Salvation Army marks a century of serving the community

October marks a special time for the local Salvation Army, as the church and community ministry marks a century of service in Red Deer.

Special events include a visit by the Salvation Army territorial leaders and a concert from the Salvation Army’s Canadian staff band. It’s all part of the celebrations set for the weekend of Oct. 12-14.

Highlights also include an anniversary dinner on the Friday evening at the church. The Canadian staff band also performs on the Saturday evening at the Memorial Centre, starting at 7 p.m. Tickets are available through the Black Knight Inn Ticket Centre.

Rounding out the weekend, a Sunday morning worship will run at 10 a.m. as well.

It’s a significant year for the Salvation Army in several ways – besides marking the centennial of the ministry in Red Deer, 2012 is also the 100th anniversary of the death of founder William Booth and the 130th anniversary of the Army’s ministry in Canada.

The Salvation Army is one of those rare organizations that enjoys an exemplary reputation around the world. There isn’t a hint of scandal or financial mismanagement that has tainted so many other Christian ministries over the years. The Christmas kettles are also always a friendly and welcome site each holiday season, and the public time and again open up their hearts and pocketbooks to generously support programs that run through the entire year.

Their mission is simple but profound – ‘Heart to God, Hand to Man’. It’s a principal that has been guiding the church’s steps since its beginning in the poverty-wracked areas of east London in the late 19th century.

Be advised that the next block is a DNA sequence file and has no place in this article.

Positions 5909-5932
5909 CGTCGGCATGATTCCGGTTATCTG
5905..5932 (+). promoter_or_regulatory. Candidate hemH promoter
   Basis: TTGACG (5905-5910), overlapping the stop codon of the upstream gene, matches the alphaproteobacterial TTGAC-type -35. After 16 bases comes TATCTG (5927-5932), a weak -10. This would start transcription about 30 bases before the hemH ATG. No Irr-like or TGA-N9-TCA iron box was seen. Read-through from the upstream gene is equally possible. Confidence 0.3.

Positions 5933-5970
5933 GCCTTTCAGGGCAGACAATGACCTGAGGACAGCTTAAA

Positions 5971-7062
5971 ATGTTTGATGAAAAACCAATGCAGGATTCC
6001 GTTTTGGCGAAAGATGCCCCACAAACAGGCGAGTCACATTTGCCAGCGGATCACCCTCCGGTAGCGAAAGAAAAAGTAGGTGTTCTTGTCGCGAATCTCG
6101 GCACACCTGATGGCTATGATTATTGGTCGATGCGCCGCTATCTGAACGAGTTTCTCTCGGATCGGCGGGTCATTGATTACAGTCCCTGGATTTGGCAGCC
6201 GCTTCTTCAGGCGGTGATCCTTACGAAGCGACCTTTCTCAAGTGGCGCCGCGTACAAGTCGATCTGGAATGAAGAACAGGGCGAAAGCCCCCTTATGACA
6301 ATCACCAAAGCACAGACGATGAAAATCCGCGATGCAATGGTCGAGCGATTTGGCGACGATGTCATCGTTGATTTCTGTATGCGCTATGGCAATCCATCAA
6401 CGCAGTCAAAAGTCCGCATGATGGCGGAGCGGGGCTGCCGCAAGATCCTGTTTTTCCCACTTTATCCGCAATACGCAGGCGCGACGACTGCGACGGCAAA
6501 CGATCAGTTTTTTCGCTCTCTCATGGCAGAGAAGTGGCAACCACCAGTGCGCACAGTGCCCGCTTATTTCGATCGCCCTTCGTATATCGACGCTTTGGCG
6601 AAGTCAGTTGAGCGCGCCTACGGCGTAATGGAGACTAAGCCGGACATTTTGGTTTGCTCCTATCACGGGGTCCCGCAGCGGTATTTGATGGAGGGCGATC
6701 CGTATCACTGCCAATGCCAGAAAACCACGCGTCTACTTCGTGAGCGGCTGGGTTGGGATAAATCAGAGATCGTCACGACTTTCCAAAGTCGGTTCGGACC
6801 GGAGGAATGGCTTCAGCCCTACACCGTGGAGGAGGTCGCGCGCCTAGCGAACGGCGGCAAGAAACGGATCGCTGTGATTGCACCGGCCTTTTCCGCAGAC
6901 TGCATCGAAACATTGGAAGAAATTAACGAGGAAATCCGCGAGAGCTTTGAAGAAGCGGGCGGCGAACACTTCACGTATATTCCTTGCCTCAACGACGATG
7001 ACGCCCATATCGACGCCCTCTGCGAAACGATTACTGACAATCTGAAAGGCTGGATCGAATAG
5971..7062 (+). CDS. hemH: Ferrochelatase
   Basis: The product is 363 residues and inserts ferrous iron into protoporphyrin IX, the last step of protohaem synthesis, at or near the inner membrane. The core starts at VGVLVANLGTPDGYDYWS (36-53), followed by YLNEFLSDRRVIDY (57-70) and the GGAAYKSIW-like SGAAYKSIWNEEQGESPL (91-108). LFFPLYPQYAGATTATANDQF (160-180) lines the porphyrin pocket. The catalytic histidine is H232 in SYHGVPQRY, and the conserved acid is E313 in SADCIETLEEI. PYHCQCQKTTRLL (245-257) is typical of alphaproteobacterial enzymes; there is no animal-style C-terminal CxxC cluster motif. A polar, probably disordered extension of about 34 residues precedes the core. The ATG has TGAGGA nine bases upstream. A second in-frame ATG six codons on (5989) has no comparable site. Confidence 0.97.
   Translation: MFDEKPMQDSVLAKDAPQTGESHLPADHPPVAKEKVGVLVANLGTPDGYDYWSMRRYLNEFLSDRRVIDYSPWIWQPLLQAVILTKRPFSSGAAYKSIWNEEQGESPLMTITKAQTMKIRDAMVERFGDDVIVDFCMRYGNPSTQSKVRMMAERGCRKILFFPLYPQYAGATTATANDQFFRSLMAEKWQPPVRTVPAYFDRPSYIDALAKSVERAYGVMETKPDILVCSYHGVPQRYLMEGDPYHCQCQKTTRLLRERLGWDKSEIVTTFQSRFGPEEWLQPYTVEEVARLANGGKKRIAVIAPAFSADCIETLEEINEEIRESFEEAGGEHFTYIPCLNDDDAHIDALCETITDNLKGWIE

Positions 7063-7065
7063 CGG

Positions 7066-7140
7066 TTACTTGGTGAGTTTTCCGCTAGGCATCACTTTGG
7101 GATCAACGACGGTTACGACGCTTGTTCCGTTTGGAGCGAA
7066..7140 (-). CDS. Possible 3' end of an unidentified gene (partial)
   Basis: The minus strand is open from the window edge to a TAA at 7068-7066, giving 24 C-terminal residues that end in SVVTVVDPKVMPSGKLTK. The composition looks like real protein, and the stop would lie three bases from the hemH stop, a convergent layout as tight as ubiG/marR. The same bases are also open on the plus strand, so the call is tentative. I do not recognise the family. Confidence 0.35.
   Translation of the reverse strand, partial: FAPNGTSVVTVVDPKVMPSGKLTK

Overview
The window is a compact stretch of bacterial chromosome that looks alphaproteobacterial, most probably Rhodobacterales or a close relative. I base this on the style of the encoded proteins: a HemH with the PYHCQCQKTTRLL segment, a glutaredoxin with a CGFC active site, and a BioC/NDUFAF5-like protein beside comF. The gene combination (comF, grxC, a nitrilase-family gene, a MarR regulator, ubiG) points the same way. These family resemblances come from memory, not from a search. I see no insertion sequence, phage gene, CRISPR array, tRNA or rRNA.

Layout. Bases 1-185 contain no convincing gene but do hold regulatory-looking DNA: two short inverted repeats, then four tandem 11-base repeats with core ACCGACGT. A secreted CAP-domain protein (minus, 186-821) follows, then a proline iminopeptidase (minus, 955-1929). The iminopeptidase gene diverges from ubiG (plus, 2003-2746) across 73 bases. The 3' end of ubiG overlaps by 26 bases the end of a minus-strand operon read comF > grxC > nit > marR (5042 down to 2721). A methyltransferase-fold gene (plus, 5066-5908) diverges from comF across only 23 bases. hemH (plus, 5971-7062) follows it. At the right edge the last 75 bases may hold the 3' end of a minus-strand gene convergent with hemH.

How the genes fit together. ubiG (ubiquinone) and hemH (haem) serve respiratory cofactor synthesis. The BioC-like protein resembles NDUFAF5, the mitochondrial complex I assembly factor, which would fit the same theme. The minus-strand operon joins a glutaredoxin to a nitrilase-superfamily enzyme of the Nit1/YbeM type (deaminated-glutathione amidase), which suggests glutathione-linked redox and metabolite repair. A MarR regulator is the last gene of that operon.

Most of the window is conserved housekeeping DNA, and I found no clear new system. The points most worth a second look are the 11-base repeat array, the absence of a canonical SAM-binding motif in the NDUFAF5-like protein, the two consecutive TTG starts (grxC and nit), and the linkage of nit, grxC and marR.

Booth spent years as a Methodist minister traveling all around the country and preaching. He returned to London with his family, and found himself extremely burdened by the state of the masses. London’s east end was known for excruciating homelessness, poverty and alcoholism.

He formed ‘The Christian Mission’ which was changed in 1878 to the Salvation Army. By the time Booth died the Army was at work in 58 countries. Today, the Army is working in about 120 countries.

In 2010, I had the opportunity to visit London and I embarked on a walking tour of east London which featured the sites that were related to the Salvation Army’s beginnings. I stood outside the Blind Beggar Pub where Booth, on a June evening in 1865, stopped as he made his way along Whitechapel Road, teeming as it was with the poor who crowded the beer shops. According to the Salvation Army web site, he noticed a leader of a group of missioners holding an open-air meeting. The man was asking any Christian bystander to have a word.

Booth shared the gospel and the missionaries were so impressed they asked if he would take charge of a special tent mission they were holding nearby.

Near this site there are two statues of Booth, denoting the fact that this very area was where so much of the ministry’s foundations were laid. I also saw the small, unassuming building – a rundown beer shop at the time – that the ministry managed to purchase in 1867. Another interesting nearby building bears a blue plaque indicating that on Sept. 3, 1865, Professor Orson’s Dancing Academy became the setting for The Christian Mission’s first Sunday meetings after their meeting tent had blown down.

When the Saturday night dancers went home in the early hours of Sunday morning, the missioners would move in with their brooms and benches to prepare the room for Sunday worship. I also saw a disused Quaker burial ground (now a public park) on which Booth conducted a meeting in the large tent erected by a group of missioners. That started on July 2, 1865. And out of this small cluster of supporters grew the global work of the Salvation Army.

It was truly inspiring to see these places and imagine the exciting chapters of the church’s history that had taken place there. It struck me what a rich history and heritage the Salvation Army has – both in Red Deer, across Canada and around the world. That passion to serve humanity both spiritually and physically also led many early members to become missionaries themselves, settling in communities around the world – including in Canada.

Thankfully, some settled in Red Deer and their legacy continues to inspire the local ministry to this day.